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Passing the torch to the next generation

Tragedy yields bursary to encourage budding journalists
December 7, 2018
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By Ken Ernhofer, BA 74

Forty-four years after a car crash killed six students, the tragedy has yielded something that can be source of pride for members of the Concordia community.

In its inaugural autumn semester in 1974, celebrating the merger of Loyola College and Sir George Williams University, Concordia plunged into mourning. 

Michael O’Hearn Michael O’Hearn, c. 1973
Martin O’Connor Martin O’Connor, c. 1973

The collision on November 23 killed two high schoolers and four Concordians, including a pair of budding journalism stars on the Loyola Campus. Michael O’Hearn and Martin O’Connor spent their extracurricular time working on the Loyola News, Michael as editor-in-chief and Martin as news editor.

O’Connor is remembered for his cheerfulness and optimism. O’Hearn was so multi-faceted, it was reported at the time that he had just won a Rhodes Scholarship. News was in his blood; his father had edited The Montreal Star.

By the time O’Hearn and O’Connor joined the News, it already had a sterling history. It helped shape the careers of such eminent Canadian reporters as Tony Burman, the CBC’s former chief news editor, award-winning documentary filmmaker Brian McKenna and The Toronto Star’s former national editor and editorial writer Gordon Barthos, among many others. Concordia’s former public relations director, Ken Whittingham, is a Loyola News alumnus.

At the Loyola News — and certainly at The Georgian and The Link — budding hacks learned the value of journalism and its goals of humanity, accuracy and the truth. This imperfect profession has always striven to achieve those objectives, yet now they seem more important than ever. In this era of charges of fake news — the antidote is always the truth.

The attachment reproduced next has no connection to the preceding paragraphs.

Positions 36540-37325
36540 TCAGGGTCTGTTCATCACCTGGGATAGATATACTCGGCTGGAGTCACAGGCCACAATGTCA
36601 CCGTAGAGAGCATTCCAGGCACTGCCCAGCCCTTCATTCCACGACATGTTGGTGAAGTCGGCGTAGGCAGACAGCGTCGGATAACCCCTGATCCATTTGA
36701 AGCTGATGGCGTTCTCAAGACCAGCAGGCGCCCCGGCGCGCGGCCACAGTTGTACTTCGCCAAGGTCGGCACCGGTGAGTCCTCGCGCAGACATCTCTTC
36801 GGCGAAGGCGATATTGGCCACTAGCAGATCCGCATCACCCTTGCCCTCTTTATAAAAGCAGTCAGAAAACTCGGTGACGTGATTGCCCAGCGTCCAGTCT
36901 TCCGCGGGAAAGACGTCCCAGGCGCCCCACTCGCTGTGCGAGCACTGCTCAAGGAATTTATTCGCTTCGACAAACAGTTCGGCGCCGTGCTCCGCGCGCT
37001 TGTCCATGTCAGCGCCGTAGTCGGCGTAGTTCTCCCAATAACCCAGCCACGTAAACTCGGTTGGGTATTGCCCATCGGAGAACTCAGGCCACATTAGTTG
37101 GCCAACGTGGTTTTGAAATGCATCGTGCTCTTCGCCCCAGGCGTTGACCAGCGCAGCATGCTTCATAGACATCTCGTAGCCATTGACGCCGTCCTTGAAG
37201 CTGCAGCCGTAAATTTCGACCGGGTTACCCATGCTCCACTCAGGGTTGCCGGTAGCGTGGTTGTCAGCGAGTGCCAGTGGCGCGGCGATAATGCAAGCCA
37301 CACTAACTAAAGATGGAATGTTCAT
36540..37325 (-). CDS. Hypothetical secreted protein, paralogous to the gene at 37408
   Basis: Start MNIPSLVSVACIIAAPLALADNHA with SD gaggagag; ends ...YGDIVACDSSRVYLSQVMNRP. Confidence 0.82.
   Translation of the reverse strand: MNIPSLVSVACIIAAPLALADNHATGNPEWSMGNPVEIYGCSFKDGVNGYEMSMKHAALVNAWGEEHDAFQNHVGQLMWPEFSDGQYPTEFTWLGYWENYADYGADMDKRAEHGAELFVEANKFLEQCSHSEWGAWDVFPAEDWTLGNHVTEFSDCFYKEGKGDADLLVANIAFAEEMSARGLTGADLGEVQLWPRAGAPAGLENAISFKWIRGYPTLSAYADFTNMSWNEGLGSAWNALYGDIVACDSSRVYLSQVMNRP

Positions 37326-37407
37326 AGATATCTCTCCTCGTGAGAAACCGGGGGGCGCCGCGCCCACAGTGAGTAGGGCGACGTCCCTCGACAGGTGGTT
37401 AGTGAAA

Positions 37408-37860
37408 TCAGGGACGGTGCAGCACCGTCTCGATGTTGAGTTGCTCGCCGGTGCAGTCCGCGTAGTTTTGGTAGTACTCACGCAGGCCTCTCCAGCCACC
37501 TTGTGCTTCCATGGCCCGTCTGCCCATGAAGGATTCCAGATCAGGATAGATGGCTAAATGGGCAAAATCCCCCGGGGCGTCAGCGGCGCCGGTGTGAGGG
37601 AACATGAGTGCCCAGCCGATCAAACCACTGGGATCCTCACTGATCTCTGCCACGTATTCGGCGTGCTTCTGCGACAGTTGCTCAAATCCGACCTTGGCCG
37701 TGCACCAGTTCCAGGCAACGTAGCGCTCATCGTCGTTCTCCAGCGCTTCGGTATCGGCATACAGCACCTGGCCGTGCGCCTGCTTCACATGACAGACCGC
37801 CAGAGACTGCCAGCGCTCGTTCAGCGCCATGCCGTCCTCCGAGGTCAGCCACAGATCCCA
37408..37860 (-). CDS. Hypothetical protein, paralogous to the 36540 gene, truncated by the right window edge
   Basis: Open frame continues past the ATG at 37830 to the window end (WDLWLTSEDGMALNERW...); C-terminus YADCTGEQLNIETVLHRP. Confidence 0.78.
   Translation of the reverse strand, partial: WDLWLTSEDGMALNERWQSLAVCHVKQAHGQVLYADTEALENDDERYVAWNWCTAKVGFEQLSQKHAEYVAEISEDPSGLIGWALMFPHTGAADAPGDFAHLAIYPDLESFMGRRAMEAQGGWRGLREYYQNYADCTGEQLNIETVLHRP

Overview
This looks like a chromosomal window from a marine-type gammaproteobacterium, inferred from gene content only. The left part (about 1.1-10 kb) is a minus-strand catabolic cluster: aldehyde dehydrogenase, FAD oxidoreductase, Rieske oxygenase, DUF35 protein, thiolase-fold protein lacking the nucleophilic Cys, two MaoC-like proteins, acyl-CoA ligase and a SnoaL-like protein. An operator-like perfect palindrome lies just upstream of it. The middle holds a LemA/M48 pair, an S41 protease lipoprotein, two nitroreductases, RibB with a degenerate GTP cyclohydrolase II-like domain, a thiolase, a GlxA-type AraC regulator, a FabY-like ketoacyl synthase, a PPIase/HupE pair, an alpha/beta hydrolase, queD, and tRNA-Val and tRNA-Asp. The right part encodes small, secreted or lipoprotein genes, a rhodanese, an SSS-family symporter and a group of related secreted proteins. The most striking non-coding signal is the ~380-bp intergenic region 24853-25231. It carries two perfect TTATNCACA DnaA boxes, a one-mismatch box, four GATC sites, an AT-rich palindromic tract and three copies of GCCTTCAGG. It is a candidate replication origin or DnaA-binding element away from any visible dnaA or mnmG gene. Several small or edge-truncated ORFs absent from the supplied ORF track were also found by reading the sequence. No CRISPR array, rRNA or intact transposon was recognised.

Honouring the memory of colleagues

The car accident devastated the families and friends of the victims, but also the entire university. O’Hearn and O’Connor’s passing has remained a sad, indelible memory for those who worked with them at the Loyola News.

Friends and former colleagues recall them at Homecomings, where a service is often held for them at the Loyola Chapel. Speeches are made and tears are shed.

Several years ago, David Moorcroft, a former Loyola News editor, decided to honour his former colleagues in a more tangible way. Thus was born the Michael O’Hearn and Martin O’Connor Student Journalism Bursary.

Its three recipients so far — James Betz-Gray, Elisabeth Labelle and Andrea Fonticella — were grateful for the award and have said it would help them achieve their journalistic goals.

Matching donations

The bursary’s annual cash award is now being increased from $750 to $1,000. But times are tough, the passage of years has dimmed memories and contributions are down. To encourage donations, Moorcroft, the bursary’s founder, has generously decided to match gifts up to a cumulative total of $2,000 until April.

At a time when journalism and even the truth are under attack, it has never been more important to encourage good journalism and people committed to its goals.

O’Hearn and O’Connor would certainly have agreed.

Ken Ernhofer, BA 74 Ken Ernhofer, c. 1973

Ken Ernhofer, BA 74, was editor of the Loyola News in 1972-73.

He is a senior copy editor at CNN International, worked as national, parliamentary and foreign correspondent and bureau chief for CTV News, and was a reporter for the Montreal Gazette.



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